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When the Kennedy Center does something, they don’t do it halfway. From their daily free programing to their Washington National Opera shows to their eclectic festival schedule (skateboards anyone?), when they set out to create something, they go all in. It’s no surprise that the REACH, their physical and cultural expansion that has been six years in the making is no different. Rising up out of the ground on a space that used to hold bus parking, the REACH nails the details, oscillating between organic, modern, stately and approachable. But more than any of those things, the goal of the REACH is to be welcoming. As inscribed on the walls of the welcome lobby, it’s a gift to the nation.


And that gift is jammed with nods to (who else?) JFK. The most obvious references are his art focused quotes, which are etched into glass throughout the REACH. Step into the PT-109 break out room (named after the boat JFK commanded during WW2) and you’re greeted to: “Art knows no national boundaries. Genius can speak in any tongue and the entire world will hear it and listen.” Swing by the River Pavilion and you’re confronted with the slightly more somber: “Our most basic common link is that we all inhabit this small planet. We all breathe the same air. We all cherish our children’s future. And we are all mortal.”


If you look hard enough, the references don’t stop there. The Moonshot studio, which serves as a learning space / art room, is named after what is arguable JFK’s most famous. Studio J, Studio F and Studio K, which are a mixture of performance and practice spaces, are an overt nod to the former president. The Victura Deck, an outdoor space that looks into the Moonshot Studio, is a reference to JFK’s childhood sailboat. The Macaroni and Sardar classroom spaces are both named after former pets (a pony and an Arabian horse, to be exact) while the Peace Corps Gallery gets its name from Kennedy’s 1961 executive order.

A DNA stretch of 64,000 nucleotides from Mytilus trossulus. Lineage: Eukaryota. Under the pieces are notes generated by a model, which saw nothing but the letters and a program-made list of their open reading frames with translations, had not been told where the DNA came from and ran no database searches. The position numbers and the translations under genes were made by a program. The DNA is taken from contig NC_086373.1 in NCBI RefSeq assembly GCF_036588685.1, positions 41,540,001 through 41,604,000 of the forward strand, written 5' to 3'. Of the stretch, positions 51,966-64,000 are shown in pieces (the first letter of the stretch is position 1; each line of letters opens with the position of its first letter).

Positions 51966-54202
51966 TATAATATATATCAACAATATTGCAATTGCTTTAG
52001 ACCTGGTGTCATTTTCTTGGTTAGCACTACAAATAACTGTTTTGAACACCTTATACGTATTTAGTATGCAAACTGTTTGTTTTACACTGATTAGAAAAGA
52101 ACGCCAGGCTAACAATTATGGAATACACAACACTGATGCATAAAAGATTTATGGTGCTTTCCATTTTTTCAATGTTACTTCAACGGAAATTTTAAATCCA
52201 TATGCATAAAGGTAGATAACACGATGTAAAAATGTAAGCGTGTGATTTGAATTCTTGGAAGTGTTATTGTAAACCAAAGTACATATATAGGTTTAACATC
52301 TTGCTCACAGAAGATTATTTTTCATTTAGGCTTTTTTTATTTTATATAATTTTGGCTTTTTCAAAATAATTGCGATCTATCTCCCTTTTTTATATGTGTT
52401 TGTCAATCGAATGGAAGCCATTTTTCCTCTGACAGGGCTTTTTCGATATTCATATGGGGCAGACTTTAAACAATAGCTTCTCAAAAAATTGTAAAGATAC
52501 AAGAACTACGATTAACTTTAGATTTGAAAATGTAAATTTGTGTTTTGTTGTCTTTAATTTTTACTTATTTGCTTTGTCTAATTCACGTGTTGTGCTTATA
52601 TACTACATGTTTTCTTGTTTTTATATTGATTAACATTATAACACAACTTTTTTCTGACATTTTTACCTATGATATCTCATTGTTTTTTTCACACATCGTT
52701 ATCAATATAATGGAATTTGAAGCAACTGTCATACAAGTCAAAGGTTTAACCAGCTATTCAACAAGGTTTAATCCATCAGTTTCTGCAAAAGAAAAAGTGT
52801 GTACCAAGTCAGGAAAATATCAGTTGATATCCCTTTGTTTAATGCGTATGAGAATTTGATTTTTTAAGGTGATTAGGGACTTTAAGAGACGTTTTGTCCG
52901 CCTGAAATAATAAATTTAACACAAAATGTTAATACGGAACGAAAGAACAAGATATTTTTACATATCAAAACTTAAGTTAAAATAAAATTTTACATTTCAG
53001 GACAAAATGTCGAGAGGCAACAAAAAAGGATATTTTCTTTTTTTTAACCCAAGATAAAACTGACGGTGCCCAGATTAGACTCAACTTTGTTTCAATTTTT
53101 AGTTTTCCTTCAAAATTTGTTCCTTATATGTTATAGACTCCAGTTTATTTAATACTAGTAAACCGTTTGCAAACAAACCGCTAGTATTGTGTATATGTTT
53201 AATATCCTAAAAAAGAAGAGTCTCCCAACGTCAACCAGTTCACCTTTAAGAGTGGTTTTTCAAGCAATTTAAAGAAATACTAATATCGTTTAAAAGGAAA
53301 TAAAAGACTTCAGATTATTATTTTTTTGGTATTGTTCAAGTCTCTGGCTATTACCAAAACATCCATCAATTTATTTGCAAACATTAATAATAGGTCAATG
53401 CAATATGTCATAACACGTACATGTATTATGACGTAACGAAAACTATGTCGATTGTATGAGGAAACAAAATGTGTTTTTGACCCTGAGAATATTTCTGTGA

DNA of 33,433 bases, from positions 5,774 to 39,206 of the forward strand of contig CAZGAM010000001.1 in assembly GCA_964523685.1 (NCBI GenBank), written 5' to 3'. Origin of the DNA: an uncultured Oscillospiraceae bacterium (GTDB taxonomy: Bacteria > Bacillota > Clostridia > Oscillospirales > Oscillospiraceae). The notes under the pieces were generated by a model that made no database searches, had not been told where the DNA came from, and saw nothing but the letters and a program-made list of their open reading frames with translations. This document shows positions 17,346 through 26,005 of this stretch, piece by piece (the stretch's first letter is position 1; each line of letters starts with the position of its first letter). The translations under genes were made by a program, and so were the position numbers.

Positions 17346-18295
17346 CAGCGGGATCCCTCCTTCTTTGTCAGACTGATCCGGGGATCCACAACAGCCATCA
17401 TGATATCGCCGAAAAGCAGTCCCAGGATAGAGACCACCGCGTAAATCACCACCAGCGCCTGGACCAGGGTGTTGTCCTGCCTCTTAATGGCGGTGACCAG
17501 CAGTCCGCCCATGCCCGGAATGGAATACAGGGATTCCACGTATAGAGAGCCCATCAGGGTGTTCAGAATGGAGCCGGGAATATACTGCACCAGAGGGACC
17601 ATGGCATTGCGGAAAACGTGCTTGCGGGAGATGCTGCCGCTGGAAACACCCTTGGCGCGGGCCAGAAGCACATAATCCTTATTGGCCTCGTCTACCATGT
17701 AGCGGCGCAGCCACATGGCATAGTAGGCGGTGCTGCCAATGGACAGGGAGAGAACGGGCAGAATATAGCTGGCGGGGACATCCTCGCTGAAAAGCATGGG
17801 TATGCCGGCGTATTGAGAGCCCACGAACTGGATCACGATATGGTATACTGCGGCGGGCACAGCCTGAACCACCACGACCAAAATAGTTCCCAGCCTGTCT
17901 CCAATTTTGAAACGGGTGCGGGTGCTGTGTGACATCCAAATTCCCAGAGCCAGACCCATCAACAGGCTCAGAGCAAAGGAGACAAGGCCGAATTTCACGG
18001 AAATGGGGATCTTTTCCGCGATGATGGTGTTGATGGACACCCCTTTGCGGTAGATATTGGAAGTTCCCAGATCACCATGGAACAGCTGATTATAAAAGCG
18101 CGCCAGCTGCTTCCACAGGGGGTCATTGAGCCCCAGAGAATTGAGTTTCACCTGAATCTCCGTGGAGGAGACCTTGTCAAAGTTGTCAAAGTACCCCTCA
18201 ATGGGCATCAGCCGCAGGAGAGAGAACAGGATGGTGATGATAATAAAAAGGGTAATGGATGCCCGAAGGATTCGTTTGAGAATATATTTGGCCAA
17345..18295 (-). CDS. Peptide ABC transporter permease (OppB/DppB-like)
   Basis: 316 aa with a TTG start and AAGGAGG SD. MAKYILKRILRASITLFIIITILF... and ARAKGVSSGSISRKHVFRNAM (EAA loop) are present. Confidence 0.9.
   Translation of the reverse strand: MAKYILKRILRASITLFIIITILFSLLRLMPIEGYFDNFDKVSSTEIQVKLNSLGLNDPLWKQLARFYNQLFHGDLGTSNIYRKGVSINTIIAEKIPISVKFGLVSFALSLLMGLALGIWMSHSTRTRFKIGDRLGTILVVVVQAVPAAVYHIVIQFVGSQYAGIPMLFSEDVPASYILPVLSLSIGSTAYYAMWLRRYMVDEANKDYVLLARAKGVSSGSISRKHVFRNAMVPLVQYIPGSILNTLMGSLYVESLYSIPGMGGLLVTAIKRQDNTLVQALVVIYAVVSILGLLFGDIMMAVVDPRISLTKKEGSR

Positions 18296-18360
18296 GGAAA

The best thing about the REACH, is that you don’t have to know or care about any of that information to make the most of it. You can take a deep dive into the history and nerd out about the references or you can ignore all of it and use the space. The three connected pavilions are filled with performance spaces, practice spaces, class rooms and rooms that can be all three at once. There is a grove of gingko trees where you can soak up views of the Potomac, a pedestrian bridge that connects the REACH to the memorials, a cafe built for grabbing a cup of coffee and hanging out, a video wall that is going to change D.C.’s outdoor movie game and countless more gathering spaces, all built with the functionality that can transform them from entertainment spaces to event spaces and back again.

No matter what your connection or interest is, the REACH wants you to come hang out.

Get up close and personal with the REACH at the Kennedy Center’s opening festival this September 7-22.